The facet joints are small stabilizing joints that are located in pairs between and behind each adjacent vertebra at every level of the spine except at the uppermost two levels. They are weight bearing structures and are subject to mechanical stress.
Functioning with the vertebral body and intervertebral disc the facet joints allow you to bend and twist via a sliding motion of the two joint surfaces.
Facet joints have cartilage and are lubricated with synovial fluid that is kept within the joint by a capsule which surrounds the joint. The facet joints have a rich nerve supply (medial branches) that allows it to perceive pain when injured.
Mechanical stress can lead to injury of the facet joint. Common causes of such stress include aging, loss of disc height, injury or repetitive abnormal loading of the joints over time.
The joint will show changes of thinning or loss of the articular cartilage, reduction or loss of the synovial fluid or lubricant, roughening and overgrowth of bone, inflammation in the bone adjacent to the joint space, overgrowth of the joint and, at times, cysts can develop in the bone adjacent to the joint space. These arthritic changes may or may not produce spine pain. This condition may also be referred to as "facet joint syndrome."
Patients with facet joint syndrome have pain and stiffness in their neck, mid-back or low back.
Facet joint pain in the low back causes low back pain, but pain can also be cause pain into the buttock, hips and thigh. It is often be provoked by motion or increased stress in the low back such as while standing or back bending.
Facet joint pain in the neck can cause neck pain, base of skull pain, headaches, upper back and shoulder blade pain, and is often most provoked by looking upward and rotating the head.
Facet joint pain in the mid back will cause back pain, shoulder pain and pain towards the ribs. Facet joint pain will not cause numbness or weakness in the arms or legs.
The diagnosis of facet joint syndrome usually begins with a complete history and physical exam.
X-rays can show arthritis in the joints but a CT scan or MRI usually shows greater detail of the joint’s anatomy.
A bone scan can occasionally be helpful to determine if there is substantial joint inflammation.
Radiology tests show the anatomy of the joint but cannot determine if the joint is the source of pain. This is because some people with arthritis or inflammation seen in these joints actually have no pain at all. The best method to determine if the facet joint is causing pain is to perform diagnostic injections of anesthetic under x-ray (fluoroscopic) guidance, numbing the nerve supply to the joint via Medial Branch Blocks.
The joint itself can be injected with anesthetic, but is not as specific or accurate as medial branch blocks to diagnose facet joint pain.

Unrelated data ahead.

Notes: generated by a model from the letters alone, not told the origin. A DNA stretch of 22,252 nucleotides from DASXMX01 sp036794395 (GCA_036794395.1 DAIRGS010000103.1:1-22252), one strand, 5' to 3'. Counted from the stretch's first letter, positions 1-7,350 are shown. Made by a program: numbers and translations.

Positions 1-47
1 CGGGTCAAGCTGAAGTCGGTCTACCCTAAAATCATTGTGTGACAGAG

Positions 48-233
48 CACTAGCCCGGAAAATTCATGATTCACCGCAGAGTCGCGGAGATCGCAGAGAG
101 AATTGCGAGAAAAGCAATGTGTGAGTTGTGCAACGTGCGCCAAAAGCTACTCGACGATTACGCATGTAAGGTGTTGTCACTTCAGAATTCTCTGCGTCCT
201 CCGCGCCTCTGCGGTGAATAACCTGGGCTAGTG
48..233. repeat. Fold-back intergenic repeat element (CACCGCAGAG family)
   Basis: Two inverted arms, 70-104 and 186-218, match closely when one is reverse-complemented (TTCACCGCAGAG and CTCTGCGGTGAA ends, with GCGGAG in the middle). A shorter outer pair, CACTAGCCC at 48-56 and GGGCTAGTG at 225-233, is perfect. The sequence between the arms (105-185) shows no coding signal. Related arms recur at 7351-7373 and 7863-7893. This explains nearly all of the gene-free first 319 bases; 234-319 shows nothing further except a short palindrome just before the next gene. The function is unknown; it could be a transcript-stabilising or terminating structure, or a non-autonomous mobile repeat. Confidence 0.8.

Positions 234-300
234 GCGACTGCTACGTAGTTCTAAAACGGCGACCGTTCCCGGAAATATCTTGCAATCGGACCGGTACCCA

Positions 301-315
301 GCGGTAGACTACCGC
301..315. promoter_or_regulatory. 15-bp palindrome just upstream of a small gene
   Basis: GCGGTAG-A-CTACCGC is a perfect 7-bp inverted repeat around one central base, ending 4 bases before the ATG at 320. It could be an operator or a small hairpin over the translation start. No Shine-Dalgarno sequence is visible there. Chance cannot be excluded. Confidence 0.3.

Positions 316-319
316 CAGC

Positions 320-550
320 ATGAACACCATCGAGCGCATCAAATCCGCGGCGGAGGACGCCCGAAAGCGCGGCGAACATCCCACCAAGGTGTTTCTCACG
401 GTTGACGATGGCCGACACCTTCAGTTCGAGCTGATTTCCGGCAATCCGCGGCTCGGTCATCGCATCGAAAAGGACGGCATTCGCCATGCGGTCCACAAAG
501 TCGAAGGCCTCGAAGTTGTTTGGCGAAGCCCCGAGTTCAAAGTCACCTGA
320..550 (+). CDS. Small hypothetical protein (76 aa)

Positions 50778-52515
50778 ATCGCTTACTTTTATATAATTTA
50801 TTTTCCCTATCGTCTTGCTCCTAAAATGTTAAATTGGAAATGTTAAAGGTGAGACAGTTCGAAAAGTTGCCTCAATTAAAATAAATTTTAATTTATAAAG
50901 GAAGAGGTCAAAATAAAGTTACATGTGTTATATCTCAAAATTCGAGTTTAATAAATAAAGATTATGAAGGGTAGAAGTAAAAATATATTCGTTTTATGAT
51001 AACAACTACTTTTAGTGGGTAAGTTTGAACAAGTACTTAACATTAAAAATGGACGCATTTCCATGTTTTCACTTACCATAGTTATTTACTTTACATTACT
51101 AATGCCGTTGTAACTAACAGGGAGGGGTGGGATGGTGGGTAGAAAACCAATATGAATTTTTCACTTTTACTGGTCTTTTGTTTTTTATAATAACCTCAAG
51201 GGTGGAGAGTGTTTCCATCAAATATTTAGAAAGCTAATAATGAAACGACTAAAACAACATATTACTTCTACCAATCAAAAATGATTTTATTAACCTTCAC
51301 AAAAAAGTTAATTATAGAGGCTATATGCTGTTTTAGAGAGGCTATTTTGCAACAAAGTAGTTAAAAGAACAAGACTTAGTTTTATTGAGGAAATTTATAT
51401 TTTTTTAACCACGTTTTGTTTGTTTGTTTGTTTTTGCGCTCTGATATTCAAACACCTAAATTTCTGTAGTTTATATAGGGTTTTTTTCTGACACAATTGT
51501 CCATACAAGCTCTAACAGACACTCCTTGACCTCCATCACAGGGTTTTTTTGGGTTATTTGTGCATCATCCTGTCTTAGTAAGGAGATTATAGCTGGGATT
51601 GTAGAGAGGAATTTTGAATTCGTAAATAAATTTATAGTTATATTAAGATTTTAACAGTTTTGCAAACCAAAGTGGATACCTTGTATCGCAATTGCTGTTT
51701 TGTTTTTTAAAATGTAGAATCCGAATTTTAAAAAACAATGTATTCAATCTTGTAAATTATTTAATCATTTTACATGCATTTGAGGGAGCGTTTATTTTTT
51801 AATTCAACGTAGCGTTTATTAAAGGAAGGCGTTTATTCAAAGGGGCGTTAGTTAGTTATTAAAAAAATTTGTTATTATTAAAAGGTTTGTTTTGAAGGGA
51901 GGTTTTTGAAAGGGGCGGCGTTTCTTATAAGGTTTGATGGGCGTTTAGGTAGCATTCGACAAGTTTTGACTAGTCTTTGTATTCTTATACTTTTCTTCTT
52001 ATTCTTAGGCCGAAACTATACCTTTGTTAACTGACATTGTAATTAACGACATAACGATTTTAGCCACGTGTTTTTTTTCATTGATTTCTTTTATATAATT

The first treatments should be non-invasive and include such methods as postural correction, activity alteration, improving muscle flexibility, strengthening, restoring normal joint motion and medications to reduce inflammation.
Commonly, such treatments are performed by physical therapists, manual medicine providers, and massage therapists. Acupuncture can also help some patients.
If these conservative treatments are not adequate, then fluoroscopically guided injections will be considered.
One option may be facet joint injections, which involve placing anti-inflammatory corticosteroid agents into the joint to reduce joint inflammation and pain. If relief is obtained, then therapeutic exercise programs are often resumed in order to improve the spine’s biomechanics.
Decreasing the degree of joint strain can prevent or delay the recurrence of pain and inflammation, and keep it from returning to the same intensity of pain as prior to the injection.
A multi-faceted treatment approach very often works better than utilizing treatments in isolation.
If facet injections fail to provide long enough relief of facet joint pain, then medial branch blocks can be performed to determine if the facet joints are causing a predominant degree of pain, and the results will determine if one is a candidate for a radiofrequency neurotomy.
Radiofrequency neurotomy (aka radiofrequency ablation or RFA) involves treating the medial branches so one no longer feels pain from the facet joint.
The pain signals are essentially short circuited or blocked for a long period of time (e.g. 10 months or longer).
If the nerves regenerate and the pain signals are restored, then radiofrequency neurotomy can be repeated to often reinstate pain relief.